Do Cops Know Who to Stop? Assessing Optimizing Models of Police Behavior with a Natural Experiment

60 Pages Posted: 30 Aug 2023

See all articles by David Abrams

David Abrams

University of Pennsylvania Carey Law School; University of Pennsylvania - The Wharton School

Hanming Fang

University of Pennsylvania - Department of Economics; National Bureau of Economic Research (NBER)

Priyanka Goonetilleke

University of Pennsylvania, Department of Economics

Date Written: August 2023

Abstract

The standard economic model of police stops implies that the contraband hit rate should rise when the number of stops or searches per officer falls, ceteris paribus. We provide empirical corroboration of such optimizing models of police behavior by examining changes in stops and frisks around two extraordinary events of 2020: the COVID-19 pandemic onset and the nationwide protests following the killing of George Floyd. We find that hit rates from pedestrian and vehicle stops generally rose as stops and frisks fell dramatically. Using detailed data, we are able to rule out a number of alternative explanations, including changes in street population, crime, police allocation, and policing intensity. We find mixed evidence about the changes in racial disparities, and evidence that police stops do not decrease crime, at least in the short run. The results are robust to a number of different specifications. Our findings provide quantitative estimates that can contribute to the important goals of improving and reforming policing.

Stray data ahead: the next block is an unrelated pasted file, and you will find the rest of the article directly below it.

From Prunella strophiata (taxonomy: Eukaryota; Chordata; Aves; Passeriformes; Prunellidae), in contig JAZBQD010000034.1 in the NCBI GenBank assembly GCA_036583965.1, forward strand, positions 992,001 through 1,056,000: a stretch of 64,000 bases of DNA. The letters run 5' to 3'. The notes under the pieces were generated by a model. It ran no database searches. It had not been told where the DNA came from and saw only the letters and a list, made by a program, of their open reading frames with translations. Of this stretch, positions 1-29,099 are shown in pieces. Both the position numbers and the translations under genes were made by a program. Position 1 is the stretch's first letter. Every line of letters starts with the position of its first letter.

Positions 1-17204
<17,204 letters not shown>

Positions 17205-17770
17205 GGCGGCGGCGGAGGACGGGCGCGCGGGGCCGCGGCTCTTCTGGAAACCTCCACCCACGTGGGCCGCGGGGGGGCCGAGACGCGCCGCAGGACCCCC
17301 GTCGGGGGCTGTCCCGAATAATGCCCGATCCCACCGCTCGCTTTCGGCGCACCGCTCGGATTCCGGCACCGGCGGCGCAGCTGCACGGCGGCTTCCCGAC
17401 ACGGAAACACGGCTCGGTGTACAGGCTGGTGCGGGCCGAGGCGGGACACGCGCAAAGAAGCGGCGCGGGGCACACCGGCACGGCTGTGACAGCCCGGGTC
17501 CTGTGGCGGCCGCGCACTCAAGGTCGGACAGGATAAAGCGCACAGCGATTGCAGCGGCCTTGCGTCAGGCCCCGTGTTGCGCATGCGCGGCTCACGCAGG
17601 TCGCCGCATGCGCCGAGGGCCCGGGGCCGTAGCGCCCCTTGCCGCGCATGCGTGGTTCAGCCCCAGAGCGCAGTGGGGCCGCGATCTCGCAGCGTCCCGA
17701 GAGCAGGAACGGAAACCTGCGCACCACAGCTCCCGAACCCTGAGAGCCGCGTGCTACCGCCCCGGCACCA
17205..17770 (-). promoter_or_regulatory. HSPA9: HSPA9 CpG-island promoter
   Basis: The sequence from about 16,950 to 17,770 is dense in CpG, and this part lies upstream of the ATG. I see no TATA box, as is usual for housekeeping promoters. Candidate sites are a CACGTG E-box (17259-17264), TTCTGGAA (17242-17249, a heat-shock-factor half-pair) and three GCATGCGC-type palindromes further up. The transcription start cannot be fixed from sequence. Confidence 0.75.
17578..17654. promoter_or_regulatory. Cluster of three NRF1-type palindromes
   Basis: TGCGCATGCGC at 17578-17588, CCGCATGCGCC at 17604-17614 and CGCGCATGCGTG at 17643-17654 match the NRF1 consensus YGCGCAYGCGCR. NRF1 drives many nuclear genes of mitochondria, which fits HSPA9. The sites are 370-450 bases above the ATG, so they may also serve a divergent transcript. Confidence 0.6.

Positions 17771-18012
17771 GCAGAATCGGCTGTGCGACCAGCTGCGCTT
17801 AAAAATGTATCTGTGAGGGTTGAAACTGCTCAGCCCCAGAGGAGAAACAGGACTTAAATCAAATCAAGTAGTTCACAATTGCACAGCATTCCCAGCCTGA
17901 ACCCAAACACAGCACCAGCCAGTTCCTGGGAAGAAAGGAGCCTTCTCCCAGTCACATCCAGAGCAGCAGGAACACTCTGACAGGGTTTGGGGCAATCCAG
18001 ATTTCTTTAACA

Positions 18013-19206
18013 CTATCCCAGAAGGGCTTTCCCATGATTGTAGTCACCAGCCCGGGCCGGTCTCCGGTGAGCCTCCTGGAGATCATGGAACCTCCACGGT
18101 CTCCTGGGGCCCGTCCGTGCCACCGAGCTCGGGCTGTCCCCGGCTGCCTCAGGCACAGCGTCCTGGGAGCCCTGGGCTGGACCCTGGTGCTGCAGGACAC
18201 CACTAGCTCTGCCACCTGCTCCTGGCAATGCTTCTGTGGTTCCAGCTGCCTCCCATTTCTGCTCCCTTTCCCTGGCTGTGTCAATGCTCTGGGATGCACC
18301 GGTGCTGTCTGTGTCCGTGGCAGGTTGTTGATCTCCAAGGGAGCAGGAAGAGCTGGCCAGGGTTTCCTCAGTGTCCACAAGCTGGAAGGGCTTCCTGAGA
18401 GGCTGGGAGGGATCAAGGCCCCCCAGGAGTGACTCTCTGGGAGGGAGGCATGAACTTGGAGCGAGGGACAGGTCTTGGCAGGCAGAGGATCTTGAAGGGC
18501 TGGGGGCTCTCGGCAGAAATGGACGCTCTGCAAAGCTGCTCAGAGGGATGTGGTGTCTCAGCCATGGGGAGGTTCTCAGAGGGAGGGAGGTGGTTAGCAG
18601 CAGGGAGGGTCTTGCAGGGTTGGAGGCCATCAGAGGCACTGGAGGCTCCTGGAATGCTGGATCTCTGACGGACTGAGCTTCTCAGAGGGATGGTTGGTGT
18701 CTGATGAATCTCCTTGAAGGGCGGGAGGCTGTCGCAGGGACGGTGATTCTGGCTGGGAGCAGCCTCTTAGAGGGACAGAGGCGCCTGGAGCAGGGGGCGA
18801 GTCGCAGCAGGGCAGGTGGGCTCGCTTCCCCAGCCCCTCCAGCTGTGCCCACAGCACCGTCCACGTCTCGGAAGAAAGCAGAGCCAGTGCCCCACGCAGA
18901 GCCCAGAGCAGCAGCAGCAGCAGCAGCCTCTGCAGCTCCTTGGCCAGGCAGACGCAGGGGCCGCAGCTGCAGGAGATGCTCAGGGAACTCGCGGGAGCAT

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Suggested Citation

Abrams, David S. and Fang, Hanming and Goonetilleke, Priyanka, Do Cops Know Who to Stop? Assessing Optimizing Models of Police Behavior with a Natural Experiment (August 2023). NBER Working Paper No. w31594, Available at SSRN: https://ssrn.com/abstract=4553592

David S. Abrams (Contact Author)

University of Pennsylvania Carey Law School ( email )

3501 Sansom Street
Philadelphia, PA 19104
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University of Pennsylvania - The Wharton School ( email )

3641 Locust Walk
Philadelphia, PA 19104-6365
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Hanming Fang

University of Pennsylvania - Department of Economics ( email )

Ronald O. Perelman Center for Political Science
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National Bureau of Economic Research (NBER)

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Priyanka Goonetilleke

University of Pennsylvania, Department of Economics ( email )

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3718 Locust Walk
Philadelphia, PA 19104
United States

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